A White House in full-court press mode deployed President Donald Trump and Vice President Mike Pence to Capitol Hill on Tuesday to call out and fire up Republican members about the party’s health care overhaul bill, but there was scant evidence it worked.

Trump made a rare morning trek to the Capitol’s basement in his quest for the 216 Republican votes, where he addressed the GOP House caucus with his signature brashness: Members present said he called out reluctant members, including Freedom Caucus Chairman Mark Meadows, by name. A few hours later, Pence tried to keep skeptical GOP senators in the loop about what kind of bill they might soon receive.

Appreciation | Jimmy Breslin and the Art of Describing Washington
Book by New York newspaperman is an invaluable portrayal of Capitol Hill

Jimmy Breslin found his muse in the late Massachusetts Democrat Tip O’Neill, above, whom he portrayed in his book “How the Good Guys Finally Won” as a consummate professional. (CQ Roll Call File Photo)

Jimmy Breslin will always be remembered as a New York newspaperman. But he also made an indelible contribution to documenting the Watergate scandal and in doing so, breathed life into some of Capitol Hill’s most influential characters. 

The hard-boiled columnist, who died March 19 at the age of 88, brought the full force of his observational skills to his 1975 book “How the Good Guys Finally Won.” Breslin made a career out of focusing on big stories through the perspective of working stiffs, so it’s no surprise he latched on to two methodical House Democrats who took on President Richard Nixon, fresh off a landslide 1972 re-election victory and whose team seemed to be brushing off the Watergate break-in.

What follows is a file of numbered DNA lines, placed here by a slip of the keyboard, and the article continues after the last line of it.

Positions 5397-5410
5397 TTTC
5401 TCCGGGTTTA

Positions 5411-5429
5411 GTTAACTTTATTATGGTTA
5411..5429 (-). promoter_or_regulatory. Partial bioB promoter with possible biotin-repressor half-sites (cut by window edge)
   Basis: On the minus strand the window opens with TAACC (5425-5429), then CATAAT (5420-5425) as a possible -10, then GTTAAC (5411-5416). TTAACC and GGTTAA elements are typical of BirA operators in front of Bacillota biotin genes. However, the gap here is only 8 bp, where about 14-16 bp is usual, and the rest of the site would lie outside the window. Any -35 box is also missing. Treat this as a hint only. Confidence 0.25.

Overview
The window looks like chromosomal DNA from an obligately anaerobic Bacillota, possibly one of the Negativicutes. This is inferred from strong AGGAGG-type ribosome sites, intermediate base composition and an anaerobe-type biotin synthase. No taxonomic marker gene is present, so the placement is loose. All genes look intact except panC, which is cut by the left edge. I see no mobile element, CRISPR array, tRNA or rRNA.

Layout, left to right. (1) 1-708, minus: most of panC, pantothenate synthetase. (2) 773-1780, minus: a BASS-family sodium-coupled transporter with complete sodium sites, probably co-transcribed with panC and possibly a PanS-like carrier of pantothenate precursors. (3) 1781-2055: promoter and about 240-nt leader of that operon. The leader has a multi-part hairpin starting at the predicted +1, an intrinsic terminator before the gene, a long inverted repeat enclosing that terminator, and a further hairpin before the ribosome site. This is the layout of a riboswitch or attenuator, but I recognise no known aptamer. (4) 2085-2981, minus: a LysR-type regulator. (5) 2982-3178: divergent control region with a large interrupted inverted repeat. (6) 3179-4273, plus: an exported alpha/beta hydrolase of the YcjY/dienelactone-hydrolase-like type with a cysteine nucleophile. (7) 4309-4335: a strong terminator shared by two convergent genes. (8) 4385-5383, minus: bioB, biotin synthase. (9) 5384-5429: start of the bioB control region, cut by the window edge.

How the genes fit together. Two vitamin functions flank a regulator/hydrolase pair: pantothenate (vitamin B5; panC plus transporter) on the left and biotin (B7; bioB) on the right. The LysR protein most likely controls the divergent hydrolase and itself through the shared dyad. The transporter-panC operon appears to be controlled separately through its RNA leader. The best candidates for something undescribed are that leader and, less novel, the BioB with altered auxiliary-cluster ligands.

Opinion: The Trump White House: A Modest Proposal
Forget Orwell. Jonathan Swift is more appropriate for this president

Mick Mulvaney, Trump’s budget director, doesn't think much of Meals on Wheels . (Tom Williams/CQ Roll Call file photo)

If Big Brother does one thing well, it’s stay on message. Big Brother has a consistent voice. Big Brother would not allow the FBI director to testify before The House Intelligence Committee. Big Brother would not allow for broadcast of the hearing. Big Brother would cancel the hearing and air two minutes of hate. Big Brother does not exist. We are not living in “1984.”

Like a lot of Americans, I revisited “1984" after 20 years on the shelf. The most in-vogue dystopian novel is popular for obvious reasons. Orwell’s view isn’t even his most apt for these times (that would be “Animal Farm”). It may seem like we’re living in a time of Newspeak and never ending war, but we’re not headed to Oceania.

GOP Warns Comey About Cloud Over Trumpland
White House continues to push allegation of wiretapping